There are almost too many reasons to have a mentor. After reading this you'll wonder how you ever got along without one!
1. Much Needed Emotional Support
Being an entrepreneur can be a lonely experience. Often the business colleagues that we build relationships with are not the people we confide in. We will never tell employees or customers about our financials and our accountants won't cushion us emotionally when it comes to the books. Eventually even a spouse, family members and close friends get tired of hearing about the business. Over time, everything that seems mind blowing or life changing to the entrepreneurs becomes wearisome to their support centre.
Having a mentor who plays a supporting role is important. The ins and outs of finances as well as dealing with the unknown, can sometimes feel like too much for one person's shoulders.
2. Better Business Decisions
It has been proven statistically that two heads are better than one. When a team takes a test, versus an individual taking a test by themselves, the team almost always scores higher. The same reasoning can extend to business decisions. The decisions you make with your mentor will be better decisions. For instance, you may forecast your sales but your mentor may forecast them differently. The average of your forecast is often closer to the actual number.
3. Seeing the Forest for the Trees
An outsider can view a situation more objectively and more clearly. They aren't emotionally invested and they won't get bogged down in the details.
In larger companies consultants, external hires and shuffling of upper management are all tactics used specifically to gain this objective view. Mentors are a great solution for the small business owner who cannot see their business clearly since they work in it every day.
4. Shortening the Learning Curve
Mentors are often selected based on matching your needs with their experience. In most cases they are either retired, or entrepreneurs and business executives who have decided to help other entrepreneurs.
Having a mentor who has insights and information gained from their past experience as well as existing contacts in their back pocket, will help you shorten your learning curve significantly. If you don't know how to do something, you won't have to face as much trial and error. Just ask your mentor who has already been through it!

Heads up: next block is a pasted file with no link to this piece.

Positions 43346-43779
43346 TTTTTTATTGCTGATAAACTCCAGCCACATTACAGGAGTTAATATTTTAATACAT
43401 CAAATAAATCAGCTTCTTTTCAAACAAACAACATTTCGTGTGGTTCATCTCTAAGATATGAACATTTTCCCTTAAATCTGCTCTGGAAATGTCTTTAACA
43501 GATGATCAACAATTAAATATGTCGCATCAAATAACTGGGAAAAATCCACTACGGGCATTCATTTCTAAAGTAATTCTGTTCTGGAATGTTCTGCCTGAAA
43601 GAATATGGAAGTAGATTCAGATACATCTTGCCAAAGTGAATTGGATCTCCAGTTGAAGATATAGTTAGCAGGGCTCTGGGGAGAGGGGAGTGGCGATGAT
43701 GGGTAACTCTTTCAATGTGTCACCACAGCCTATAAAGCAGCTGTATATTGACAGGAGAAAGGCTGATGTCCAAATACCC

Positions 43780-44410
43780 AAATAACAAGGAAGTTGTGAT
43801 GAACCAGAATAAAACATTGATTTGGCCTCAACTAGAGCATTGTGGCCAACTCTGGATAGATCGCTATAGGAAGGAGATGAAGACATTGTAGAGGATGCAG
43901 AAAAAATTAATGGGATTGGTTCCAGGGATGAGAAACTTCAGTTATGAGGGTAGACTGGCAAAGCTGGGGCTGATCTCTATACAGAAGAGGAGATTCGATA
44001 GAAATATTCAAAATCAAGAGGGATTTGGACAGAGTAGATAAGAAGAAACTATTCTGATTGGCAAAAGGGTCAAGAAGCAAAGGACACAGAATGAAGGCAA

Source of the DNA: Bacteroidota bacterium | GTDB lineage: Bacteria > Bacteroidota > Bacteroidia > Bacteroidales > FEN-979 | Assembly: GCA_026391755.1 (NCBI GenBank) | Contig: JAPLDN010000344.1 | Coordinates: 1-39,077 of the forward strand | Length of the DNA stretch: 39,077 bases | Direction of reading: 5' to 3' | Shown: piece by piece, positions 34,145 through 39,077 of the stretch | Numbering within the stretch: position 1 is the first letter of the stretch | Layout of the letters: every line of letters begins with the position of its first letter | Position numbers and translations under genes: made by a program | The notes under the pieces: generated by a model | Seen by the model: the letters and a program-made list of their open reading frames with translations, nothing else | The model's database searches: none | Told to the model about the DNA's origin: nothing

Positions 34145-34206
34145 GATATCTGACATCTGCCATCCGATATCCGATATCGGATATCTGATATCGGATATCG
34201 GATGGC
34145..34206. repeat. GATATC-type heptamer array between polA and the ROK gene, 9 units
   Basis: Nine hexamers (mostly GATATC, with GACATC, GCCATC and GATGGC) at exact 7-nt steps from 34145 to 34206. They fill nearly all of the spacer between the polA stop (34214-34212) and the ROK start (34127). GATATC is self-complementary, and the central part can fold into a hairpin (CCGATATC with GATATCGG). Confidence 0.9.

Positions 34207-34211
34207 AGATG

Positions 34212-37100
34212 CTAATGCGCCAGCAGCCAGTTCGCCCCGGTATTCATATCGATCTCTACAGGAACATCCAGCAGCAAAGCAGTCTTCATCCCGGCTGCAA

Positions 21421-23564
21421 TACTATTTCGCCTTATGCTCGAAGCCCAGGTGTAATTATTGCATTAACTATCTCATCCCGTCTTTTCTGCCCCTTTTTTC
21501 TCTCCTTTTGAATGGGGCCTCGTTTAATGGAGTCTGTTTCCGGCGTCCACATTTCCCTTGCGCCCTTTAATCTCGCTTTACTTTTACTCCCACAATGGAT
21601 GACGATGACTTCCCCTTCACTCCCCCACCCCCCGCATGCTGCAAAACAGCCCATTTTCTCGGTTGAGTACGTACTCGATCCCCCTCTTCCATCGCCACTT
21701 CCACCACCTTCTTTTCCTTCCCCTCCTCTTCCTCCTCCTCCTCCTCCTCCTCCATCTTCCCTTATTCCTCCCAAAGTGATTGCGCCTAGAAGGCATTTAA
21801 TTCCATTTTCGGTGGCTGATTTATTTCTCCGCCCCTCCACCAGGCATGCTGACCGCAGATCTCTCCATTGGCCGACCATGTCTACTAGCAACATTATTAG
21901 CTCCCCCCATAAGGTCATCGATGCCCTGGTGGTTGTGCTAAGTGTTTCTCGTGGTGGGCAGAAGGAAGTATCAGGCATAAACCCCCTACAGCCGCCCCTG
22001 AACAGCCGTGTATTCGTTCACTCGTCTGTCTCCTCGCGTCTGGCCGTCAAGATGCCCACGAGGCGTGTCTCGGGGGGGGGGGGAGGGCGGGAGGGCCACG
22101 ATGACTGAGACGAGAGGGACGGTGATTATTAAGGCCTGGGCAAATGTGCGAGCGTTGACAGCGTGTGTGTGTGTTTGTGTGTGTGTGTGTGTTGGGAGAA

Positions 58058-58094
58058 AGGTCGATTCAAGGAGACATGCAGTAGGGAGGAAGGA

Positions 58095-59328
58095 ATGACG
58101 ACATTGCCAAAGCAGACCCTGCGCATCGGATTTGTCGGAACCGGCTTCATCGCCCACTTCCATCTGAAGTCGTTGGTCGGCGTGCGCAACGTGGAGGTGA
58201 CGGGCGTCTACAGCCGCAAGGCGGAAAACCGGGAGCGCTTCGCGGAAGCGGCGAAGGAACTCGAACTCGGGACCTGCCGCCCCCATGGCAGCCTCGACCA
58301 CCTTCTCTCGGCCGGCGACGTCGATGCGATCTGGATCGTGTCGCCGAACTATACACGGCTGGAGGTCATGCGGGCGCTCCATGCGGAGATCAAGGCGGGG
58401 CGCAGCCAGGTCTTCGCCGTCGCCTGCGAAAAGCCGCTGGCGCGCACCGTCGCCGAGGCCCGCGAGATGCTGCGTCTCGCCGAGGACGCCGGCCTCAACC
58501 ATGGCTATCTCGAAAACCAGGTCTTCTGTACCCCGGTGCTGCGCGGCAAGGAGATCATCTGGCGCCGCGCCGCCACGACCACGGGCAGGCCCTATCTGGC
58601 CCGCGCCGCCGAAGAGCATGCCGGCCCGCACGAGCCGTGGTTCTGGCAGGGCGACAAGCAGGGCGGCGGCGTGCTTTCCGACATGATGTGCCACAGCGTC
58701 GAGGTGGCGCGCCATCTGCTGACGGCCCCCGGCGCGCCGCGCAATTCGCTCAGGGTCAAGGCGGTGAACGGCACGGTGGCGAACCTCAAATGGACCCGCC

5. Learning to Play Nicely with Others
Working by yourself and being your own boss has its upside. You have control . You make decisions and move forward without worrying about the opinions of others. However, sometimes this independence can erode important traits such as being humble, listening, and being a team player. Eventually you will need to work with investors, customers, and suppliers, so you need to remain a team player. Working with a mentor can keep, and even enhance, this skill set.
6. Getting More and Better Referrals
Your mentor believes in you. They have to otherwise they would not spend their time helping you. This makes them part of your fan club, and they will tell people about your business.
You choose a mentor because they are respected in your industry and many people turn to them for advice.
When your mentor tells people about your business, people will respect their positive opinion of you. Referrals are the natural next step.
7. Making the Best Practices Stick
When you problem solve with your mentor, you are learning how to handle similar challenges down the road.
Learning by reading and video has at best a 20% retention rate. Working with a coach or mentor raises your retention levels to 75% or more and ensures you are more prepared for the future.
So what would be a good mentor's first recommendation? Get a mentor!
Carla Langhorst is president and CEO (co-founder) of Small Business Solver. Her corporate as well as entrepreneurial ventures include marketing at Coca-Cola Canada, sales at McCain Foods, sales and training development at Canadian Pacific Railway, franchisee training and sales execution at Director of Operations at The Nines Consulting Group. She is an instructor at Humber College in the Continuing Education department and a volunteer at the YMCA Business Development Centre.